As she'd expected, there were four people waiting for her at a table; Danny, Annette, Gladys and Franklin. Despite being her age, none of the others showed the same level of comfort she felt in surroundings like this. Still, they had drinks (two of them non-alcoholic) in front of them, as well as what food the place offered.
As she came up to the table, all four got up to greet her. "Hey!" she said happily. "How are we all doing? Annette, I swear, pregnancy definitely suits you. Wanna take a spin on the dance floor?"
"Maybe later," Annette demurred, giving her a hug and kiss. "Right now, I just want to enjoy the music before my eardrums fall out."
"Your loss." Andrea dropped her handbag on the seat where they'd been sitting, keeping her purse in hand. "Say, keep an eye on my stuff? Need to visit the ladies before I get a drink." She gave Gladys a saucy grin. "Feel free to look inside. Might give you and Franklin some ideas in the bedroom."
Gladys laughed and shook her head. "Seriously, Andrea. Are you ever going to grow up?"
"Not if I can help it." Giving Danny a pat on the cheek and blowing Franklin a kiss, she moved away toward the aforementioned female bathrooms, bumping and grinding to the beat as she went.
She still enjoyed the ambience of places like this, though she may have lied a little bit to Annette. Sometimes she didn't even really feel like coming out and mingling with the college girls (and boy, did they seem to get younger every year) as opposed to kicking back with her feet up and watching some shoot-em-up on the huge screen in the new place. But this was part of her cover, so she came here anyway.
She attended to her needs amid the gleaming white porcelain tiles and fixtures—this club at least kept the bathrooms clean and patrolled them regularly for passed-out patrons—all the while catching the eye of a couple of the girls who were washing their hands alongside her. Just because she was getting old and fuddy-duddy, though not as much as Danny—seriously, marriage seemed to have straight-up aged him by twenty years—didn't mean she couldn't still enjoy herself.
Outside again, she went and bought the aforementioned drink, light on the alcohol and heavy on the decorative fruit, and went back to her friends. As was her usual way, she shuffled herself in between Danny and Gladys and sat back, shoving her purse back in her handbag. "So, how have we all been?"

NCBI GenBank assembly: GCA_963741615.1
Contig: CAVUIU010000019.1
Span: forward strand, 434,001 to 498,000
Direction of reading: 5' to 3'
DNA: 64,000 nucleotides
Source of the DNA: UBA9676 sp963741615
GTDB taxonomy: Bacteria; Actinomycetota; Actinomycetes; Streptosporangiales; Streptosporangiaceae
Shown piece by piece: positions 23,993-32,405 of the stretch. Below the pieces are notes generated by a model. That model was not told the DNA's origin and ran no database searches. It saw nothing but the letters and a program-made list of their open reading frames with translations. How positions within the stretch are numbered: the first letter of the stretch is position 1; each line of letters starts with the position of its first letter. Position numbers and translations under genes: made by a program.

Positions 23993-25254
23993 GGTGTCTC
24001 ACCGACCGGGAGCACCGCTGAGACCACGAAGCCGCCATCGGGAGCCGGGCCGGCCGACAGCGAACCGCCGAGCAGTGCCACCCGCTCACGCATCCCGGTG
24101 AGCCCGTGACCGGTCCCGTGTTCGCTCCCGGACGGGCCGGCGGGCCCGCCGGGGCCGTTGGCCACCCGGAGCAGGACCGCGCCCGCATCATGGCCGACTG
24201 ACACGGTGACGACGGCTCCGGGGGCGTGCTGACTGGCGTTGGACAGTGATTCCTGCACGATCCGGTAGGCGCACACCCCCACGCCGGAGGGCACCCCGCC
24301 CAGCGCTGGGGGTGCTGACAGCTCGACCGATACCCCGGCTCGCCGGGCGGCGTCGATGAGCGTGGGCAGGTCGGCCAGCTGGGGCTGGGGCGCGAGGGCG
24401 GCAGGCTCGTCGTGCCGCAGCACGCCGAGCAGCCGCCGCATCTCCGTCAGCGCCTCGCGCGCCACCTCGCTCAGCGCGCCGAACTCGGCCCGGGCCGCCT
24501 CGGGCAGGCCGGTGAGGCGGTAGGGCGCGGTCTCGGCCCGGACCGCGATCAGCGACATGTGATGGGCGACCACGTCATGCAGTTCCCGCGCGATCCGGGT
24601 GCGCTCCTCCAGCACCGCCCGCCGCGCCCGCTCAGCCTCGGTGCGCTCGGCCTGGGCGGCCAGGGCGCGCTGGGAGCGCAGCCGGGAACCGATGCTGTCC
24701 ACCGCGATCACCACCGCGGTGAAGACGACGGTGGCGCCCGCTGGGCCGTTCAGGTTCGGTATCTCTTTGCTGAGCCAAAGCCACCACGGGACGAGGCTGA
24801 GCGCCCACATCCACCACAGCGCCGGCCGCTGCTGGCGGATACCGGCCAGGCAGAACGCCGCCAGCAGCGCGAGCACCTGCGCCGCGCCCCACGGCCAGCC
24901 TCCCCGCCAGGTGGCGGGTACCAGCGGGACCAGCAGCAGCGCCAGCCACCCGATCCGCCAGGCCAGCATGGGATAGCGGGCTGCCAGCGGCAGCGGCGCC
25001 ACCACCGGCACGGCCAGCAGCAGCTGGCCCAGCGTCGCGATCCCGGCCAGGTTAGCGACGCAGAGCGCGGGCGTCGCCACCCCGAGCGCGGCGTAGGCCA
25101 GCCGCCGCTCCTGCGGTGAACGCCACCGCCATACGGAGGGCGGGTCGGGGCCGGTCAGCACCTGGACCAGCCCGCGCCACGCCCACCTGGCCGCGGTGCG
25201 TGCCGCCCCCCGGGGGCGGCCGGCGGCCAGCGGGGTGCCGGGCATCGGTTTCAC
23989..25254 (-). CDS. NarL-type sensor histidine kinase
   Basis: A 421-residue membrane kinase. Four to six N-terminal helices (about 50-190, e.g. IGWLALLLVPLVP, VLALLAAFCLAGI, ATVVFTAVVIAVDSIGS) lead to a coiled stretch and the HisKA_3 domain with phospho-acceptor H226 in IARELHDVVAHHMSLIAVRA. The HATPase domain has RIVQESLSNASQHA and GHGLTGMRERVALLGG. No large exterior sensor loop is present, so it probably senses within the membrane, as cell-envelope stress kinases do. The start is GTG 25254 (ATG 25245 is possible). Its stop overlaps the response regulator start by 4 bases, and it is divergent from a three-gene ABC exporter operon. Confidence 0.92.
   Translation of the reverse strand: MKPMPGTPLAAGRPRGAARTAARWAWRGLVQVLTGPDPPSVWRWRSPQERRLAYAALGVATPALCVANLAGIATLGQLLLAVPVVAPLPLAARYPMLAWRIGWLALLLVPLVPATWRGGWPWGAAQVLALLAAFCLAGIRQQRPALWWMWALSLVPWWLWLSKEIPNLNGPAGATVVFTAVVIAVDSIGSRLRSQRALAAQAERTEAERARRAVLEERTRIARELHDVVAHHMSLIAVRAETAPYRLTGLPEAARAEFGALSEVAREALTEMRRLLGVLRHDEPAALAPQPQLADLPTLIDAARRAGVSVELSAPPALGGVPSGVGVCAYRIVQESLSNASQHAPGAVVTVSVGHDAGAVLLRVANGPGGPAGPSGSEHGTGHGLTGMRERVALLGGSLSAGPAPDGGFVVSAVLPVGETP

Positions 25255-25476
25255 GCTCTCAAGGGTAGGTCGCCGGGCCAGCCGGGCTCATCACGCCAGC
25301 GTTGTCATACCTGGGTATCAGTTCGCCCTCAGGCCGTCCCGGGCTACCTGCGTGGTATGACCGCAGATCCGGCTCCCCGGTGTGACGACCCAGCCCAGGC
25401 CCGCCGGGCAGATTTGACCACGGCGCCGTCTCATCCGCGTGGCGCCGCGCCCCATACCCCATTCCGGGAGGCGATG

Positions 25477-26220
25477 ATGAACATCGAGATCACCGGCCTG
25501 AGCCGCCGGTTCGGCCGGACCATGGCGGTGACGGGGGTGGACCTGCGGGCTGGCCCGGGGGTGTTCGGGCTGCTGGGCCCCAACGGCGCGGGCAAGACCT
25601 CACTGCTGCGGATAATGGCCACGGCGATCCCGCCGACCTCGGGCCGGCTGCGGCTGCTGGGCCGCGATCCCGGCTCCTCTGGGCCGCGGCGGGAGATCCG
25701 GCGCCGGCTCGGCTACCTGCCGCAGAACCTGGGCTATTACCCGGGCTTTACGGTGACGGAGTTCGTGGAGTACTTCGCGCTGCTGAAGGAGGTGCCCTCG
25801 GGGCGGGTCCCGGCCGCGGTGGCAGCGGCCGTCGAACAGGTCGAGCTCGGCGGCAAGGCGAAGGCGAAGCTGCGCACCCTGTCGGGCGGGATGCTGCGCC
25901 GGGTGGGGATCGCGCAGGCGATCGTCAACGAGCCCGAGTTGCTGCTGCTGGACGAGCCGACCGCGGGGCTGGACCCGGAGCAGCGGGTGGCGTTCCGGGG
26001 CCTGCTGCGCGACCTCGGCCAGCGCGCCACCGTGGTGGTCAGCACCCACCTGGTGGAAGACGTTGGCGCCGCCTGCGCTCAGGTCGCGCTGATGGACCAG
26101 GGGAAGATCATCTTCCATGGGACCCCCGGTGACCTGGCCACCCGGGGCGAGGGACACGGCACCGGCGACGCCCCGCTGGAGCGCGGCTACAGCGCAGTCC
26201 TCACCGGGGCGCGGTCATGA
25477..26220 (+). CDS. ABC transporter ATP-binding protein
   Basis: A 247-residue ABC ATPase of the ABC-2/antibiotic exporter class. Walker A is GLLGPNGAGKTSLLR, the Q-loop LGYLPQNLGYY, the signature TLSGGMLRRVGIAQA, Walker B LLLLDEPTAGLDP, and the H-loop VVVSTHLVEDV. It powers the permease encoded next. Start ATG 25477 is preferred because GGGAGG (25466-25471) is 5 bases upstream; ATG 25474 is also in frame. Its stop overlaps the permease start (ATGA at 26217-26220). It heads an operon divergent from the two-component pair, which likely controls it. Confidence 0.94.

Franklin didn't have much to say—he was distinctly uncomfortable in places like this, being unaware of the true purpose of the meeting—but Gladys provided several anecdotes from her position of vice principal of Winslow that had Andrea giggling over her drink. Danny chimed in with a few more from the Dockworkers, and Annette did her best to top Gladys with stories from Brockton Bay College, where she was working on her assistant professorship. Andrea retaliated with some of her own, causing Gladys to blush and Danny to laugh out loud; all the while running her hand up and down the length of her handbag. The compartment just inside the top, which had been empty and unzipped when she came in, was now zipped up, with sheets of folded paper inside. Excellent.
She went and got another drink and one more for each of her friends—water for Franklin and Annette, who were quite clearly driving—and spent the time thoroughly enjoying their company. Halfway through her second drink, she left the table to dance with some college girls, then led one off into a shadowed corner she knew for some serious makeout time. That was fun too—it was always fun—but she knew the girl wouldn't be coming back to the apartment with her.
She might be willing and eager, but to Andrea her pupils were just that little bit too dilated; she had to be on something. And even if she hadn't been, Andrea just wasn't in the mood for an all-nighter. Besides, she never took her conquests back to the high-rise, and she was seriously getting addicted to that bed.
Eventually, after they'd spent enough time in the place to make it look authentic—Danny and Annette had a turn on the floor, then Andrea and Annette and Gladys just for fun—they decided by mutual silent agreement that the night was done. When they got outside, the evening chill and the sudden lack of pounding music was almost a shock to the system; Andrea took a deep breath of cool night air and realised anew just how much she disliked stale cigarette smoke. One of these days, she figured, they'll ban it in places like that.